The cookbook has an introduction and is then separated into nine chapters. Ree has a great sense of humor, and it is most apparent in the last two pages, 'Keepin' It Real', I won't spoil the surprise for you. All of the chapters are superb, from Breakfast to Lunch, to Soups, to Starters-Party Foods, to Pasta and Pizza, to Supper, to Soups, to Sweets and then Canning. How many other cookbooks include canning, strawberry jam and sweet lime pickles? One of my favorite recipes from Breakfast is Cowgirl Quiche-it looks and tastes delicious. Grilled Corn Guacamole for a Starter is superb. Ree's recipe for Shepherd's Pie is unusual and so good! I like the Citrus Butter Cookies and the Knock You Naked Brownies! From the first page to the last, this is a cookbook to be savored. Cookbooks are books to be read as all good cookbook people know. They tell a story of the author as well as the recipes. We get to know the author better, the amount of thought and love that go into each recipe. Ree Drummond has said " I hope you enjoy, devour, and love this book". Yes, indeed, Ree, yes, indeed. Love it! This cookbook will be covered with flour and chocolate spots, a well used cookbook.

Highly Recommended. prisrob 03-13-12

The Pioneer Woman Cooks: Recipes from an Accidental Country Girl

The Pioneer Woman: Black Heels to Tractor Wheels--a Love Story
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26 of 33 people found the following review helpful
5.0 out of 5 stars Yummy time, March 20, 2012
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This review is from: The Pioneer Woman Cooks: Food from My Frontier (Hardcover)
I have her first cookbook and lots of recipes looked familiar as if derived from my Mom and Grandma. The 2nd one is even more yummy and the pictures are really beautiful, makes your mouth water for sure. This is not a low fat cookbook and if you go in thinking it is, you'll be disappointed. I've tried 2 recipes so far and lets just say my husband has signed up for a few more years with me. The Tres Leche cake was a hit at our house and I have marked pages in order to try them one by one and now carry it with me to the grocery store just to make sure I have all the goodies. I love her blog and I gain 3 lbs. just reading it and this cookbook does not disappoint. Now when I read the recipes, I 'hear' her give me the little quips of humor she dishes up on the TV version of her life as a foodanista!
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21 of 27 people found the following review helpful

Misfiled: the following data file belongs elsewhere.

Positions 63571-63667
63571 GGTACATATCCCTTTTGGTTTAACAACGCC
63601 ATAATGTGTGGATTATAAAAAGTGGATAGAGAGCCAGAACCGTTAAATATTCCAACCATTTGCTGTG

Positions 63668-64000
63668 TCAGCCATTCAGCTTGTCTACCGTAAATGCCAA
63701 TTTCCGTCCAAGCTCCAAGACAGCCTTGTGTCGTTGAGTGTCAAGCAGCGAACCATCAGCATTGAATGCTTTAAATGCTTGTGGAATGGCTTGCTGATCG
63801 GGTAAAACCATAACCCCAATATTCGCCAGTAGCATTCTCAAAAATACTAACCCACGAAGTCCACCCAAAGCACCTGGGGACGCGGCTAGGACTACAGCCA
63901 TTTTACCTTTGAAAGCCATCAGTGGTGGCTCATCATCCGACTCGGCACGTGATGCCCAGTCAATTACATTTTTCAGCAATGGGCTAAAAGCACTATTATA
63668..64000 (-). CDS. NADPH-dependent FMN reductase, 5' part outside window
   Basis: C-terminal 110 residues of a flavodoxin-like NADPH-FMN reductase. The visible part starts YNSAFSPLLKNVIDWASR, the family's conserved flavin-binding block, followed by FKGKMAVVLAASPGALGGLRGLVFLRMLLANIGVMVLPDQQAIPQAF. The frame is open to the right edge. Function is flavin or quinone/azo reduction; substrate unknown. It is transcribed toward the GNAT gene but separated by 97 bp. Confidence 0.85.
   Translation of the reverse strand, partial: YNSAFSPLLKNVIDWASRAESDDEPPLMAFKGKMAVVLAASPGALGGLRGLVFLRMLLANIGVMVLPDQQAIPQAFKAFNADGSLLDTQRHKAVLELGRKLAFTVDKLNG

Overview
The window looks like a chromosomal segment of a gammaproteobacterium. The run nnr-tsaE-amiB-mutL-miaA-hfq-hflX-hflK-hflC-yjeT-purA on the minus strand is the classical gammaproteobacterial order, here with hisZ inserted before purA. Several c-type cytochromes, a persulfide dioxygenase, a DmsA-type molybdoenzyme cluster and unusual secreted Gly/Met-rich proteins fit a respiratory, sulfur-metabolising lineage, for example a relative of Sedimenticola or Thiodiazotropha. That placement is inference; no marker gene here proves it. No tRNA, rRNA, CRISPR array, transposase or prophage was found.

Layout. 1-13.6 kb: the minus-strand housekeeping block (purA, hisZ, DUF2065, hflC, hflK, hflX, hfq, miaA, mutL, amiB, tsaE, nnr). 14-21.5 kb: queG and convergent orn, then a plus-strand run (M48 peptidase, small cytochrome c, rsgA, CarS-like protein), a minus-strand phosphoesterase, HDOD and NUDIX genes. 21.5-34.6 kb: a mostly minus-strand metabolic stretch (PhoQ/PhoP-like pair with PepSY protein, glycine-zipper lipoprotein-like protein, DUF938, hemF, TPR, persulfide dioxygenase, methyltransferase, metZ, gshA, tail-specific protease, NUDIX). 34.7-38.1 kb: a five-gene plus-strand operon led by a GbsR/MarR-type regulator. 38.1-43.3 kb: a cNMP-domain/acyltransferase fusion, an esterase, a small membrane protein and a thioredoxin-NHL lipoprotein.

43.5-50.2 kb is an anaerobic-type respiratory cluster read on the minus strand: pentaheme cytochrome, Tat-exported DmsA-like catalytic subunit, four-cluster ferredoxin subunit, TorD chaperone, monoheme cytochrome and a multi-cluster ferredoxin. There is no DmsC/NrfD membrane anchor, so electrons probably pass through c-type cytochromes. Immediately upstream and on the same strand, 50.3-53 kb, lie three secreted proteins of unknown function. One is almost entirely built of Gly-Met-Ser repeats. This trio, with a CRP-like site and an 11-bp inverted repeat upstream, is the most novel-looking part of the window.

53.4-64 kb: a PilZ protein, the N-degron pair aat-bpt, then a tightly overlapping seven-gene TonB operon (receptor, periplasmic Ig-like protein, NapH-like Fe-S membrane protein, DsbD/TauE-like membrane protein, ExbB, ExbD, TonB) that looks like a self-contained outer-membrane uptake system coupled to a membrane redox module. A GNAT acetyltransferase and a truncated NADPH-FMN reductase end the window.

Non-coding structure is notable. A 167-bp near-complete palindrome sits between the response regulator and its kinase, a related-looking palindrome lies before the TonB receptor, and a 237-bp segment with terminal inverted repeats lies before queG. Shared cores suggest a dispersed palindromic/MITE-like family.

5.0 out of 5 stars Just WOW!!! Gorgeous Book, amazing photos!, April 22, 2012
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This review is from: The Pioneer Woman Cooks: Food from My Frontier (Hardcover)
I didn't receive this book a very long time ago, so I didn't really have the opportunity to try a recipe from this book yet, but I read many of them, and I can tell you it really makes you hungry even if you are not!
I precise I am French from Paris, and quite aware about what is good food. I've been raised in a family where delicate and healthy food were very important.
Here, I like the very Western Cow Boys feeling and the photos of a life I will probably never know.
I also like the many quick and yummy recipes explained in it, everything seems healthy, which is a very good point too. I admire this woman who is cooking for a big family, is proud of it, and even finds the time and the energy to make a job of it.
I can tell you this book exceptional. It will follow me wherever I go and I will try many meals from it.
I am very impressed, I really highly recommend this book.
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5 of 5 people found the following review helpful
5.0 out of 5 stars So fun!, October 21, 2012
This review is from: The Pioneer Woman Cooks: Food from My Frontier (Hardcover)
I rarely buy cookbooks but this is full of practical & fun recipes. She tells you where you can use store bought items and when to make something fresh. She has a multitude of photos which makes her instructions straightforward. She also gives tips on garnishes, variations, and side dishes. She really writes at my level of cooking (home chef not expert chef).
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10 of 12 people found the following review helpful
5.0 out of 5 stars Love!, March 23, 2012
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This review is from: The Pioneer Woman Cooks: Food from My Frontier (Hardcover)
I love this cookbook! Great recipes and put together very well. You can tell how much she loves her family and cooking for them. I can identify with her a lot and I love that she is so real about everything.
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4 of 4 people found the following review helpful
5.0 out of 5 stars I'm not a Pioneer Woman, but....., October 23, 2012
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I think this is really such a great, well planned cookbook with so many wonderful recipes. The photography is fabulous and makes for an easy read. This is one cookbook I keep coming back to.
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16 of 21 people found the following review helpful
5.0 out of 5 stars Yum, March 14, 2012
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This review is from: The Pioneer Woman Cooks: Food from My Frontier (Hardcover)
This is an excellent cookbook. I love all the pictures, she has pictures of each step of a recipe which is so nice. I hate when recipes don't even include one picture, so this is great. The recipes are easy and delicious too, things even my two little children will eat.
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The Pioneer Woman Cooks: Food from My Frontier
The Pioneer Woman Cooks: Food from My Frontier by Ree Drummond (Hardcover - March 13, 2012)